United States District Court, N.D. Iowa, Eastern Division
RULING ON JUDICIAL REVIEW
JON STUART SCOLES, Chief Magistrate Judge.
This matter comes before the Court on the Complaint (docket number 4) filed by Plaintiff Courtney Engevold on behalf of her minor son, E.L., requesting judicial review of the Social Security Commissioner's decision to deny an application for Title XVI supplemental security income ("SSI") benefits for E.L. Engevold asks the Court to reverse the decision of the Social Security Commissioner ("Commissioner") and order the Commissioner to provide SSI benefits for E.L. In the alternative, Engevold requests the Court to remand this matter for further proceedings.
II. PRINCIPLES OF REVIEW
Pursuant to 42 U.S.C. § 1383(c)(3), the Commissioner's final determination after an administrative hearing not to award SSI benefits is subject to judicial review to the same extent as provided in 42 U.S.C. § 405(g). 42 U.S.C. § 1383(c)(3). 42 U.S.C. § 405(g) provides the Court with the power to: "[E]nter... a judgment affirming, modifying, or reversing the decision of the Commissioner... with or without remanding the cause for a rehearing." 42 U.S.C. § 405(g). "The findings of the Commissioner... as to any fact, if supported by substantial evidence, shall be conclusive..." Id.
The Court will "affirm the ALJ's decision if it is supported by substantial evidence on the record as a whole." Gates v. Astrue, 627 F.3d 1080, 1082 (8th Cir. 2010) (citation omitted). Evidence is "substantial evidence" if a reasonable person would find it adequate to support the ALJ's determination. Id. (citing Guilliams v. Barnhart, 393 F.3d 798, 801 (8th Cir. 2005)); see also Wildman v. Astrue, 596 F.3d 959, 963-64 (8th Cir. 2010) ("Substantial evidence is less than a preponderance, but is enough that a reasonable mind would find it adequate to support the Commissioner's conclusion.' McKinney v. Apfel, 228 F.3d 860, 863 (8th Cir. 2000).").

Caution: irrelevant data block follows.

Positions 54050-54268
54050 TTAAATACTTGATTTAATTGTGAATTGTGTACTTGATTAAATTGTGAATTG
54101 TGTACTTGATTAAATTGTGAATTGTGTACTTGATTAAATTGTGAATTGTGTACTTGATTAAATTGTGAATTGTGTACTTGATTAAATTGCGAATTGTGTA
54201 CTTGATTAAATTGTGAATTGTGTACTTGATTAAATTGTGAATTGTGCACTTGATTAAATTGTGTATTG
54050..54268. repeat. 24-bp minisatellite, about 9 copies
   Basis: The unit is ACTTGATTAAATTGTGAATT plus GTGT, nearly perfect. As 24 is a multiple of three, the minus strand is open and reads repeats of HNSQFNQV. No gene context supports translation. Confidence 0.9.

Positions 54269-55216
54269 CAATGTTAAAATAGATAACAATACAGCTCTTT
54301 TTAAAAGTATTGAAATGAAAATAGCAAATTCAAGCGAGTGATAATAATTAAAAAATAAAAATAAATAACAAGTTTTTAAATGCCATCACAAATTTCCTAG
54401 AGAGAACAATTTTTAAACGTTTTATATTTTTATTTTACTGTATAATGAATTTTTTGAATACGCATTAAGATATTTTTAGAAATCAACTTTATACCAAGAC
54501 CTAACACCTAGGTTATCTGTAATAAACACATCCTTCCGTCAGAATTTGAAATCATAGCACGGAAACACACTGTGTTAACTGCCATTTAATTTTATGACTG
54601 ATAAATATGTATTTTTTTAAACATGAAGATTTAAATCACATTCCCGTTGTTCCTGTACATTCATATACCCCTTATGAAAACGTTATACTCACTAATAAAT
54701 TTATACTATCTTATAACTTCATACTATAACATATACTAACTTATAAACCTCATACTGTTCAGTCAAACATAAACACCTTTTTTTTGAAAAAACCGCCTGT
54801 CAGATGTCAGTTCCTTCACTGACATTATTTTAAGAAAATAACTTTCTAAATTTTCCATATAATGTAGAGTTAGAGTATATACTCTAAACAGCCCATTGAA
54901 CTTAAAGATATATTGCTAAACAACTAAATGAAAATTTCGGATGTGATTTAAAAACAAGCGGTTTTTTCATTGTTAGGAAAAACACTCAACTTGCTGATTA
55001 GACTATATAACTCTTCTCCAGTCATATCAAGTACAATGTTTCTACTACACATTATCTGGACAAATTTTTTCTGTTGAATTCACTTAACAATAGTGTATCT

In determining whether the ALJ's decision meets this standard, the Court considers "all of the evidence that was before the ALJ, but it [does] not re-weigh the evidence." Vester v. Barnhart, 416 F.3d 886, 889 (8th Cir. 2005) (citation omitted). The Court not only considers the evidence which supports the ALJ's decision, but also the evidence that detracts from his or her decision. Moore v. Astrue, 623 F.3d 599, 602 (8th Cir. 2010); see also Cox v. Astrue, 495 F.3d 614, 617 (8th Cir. 2007) (Review of an ALJ's decision "extends beyond examining the record to find substantial evidence in support of the ALJ's decision; [the court must also] consider evidence in the record that fairly detracts from that decision."). In Culbertson v. Shalala, 30 F.3d 934, 939 (8th Cir. 1994), the Eighth Circuit Court of Appeals explained this standard as follows:
This standard is something less than the weight of the evidence and it allows for the possibility of drawing two inconsistent conclusions, thus it embodies a zone of choice within which the [Commissioner] may decide to grant or deny benefits without being subject to reversal on appeal.'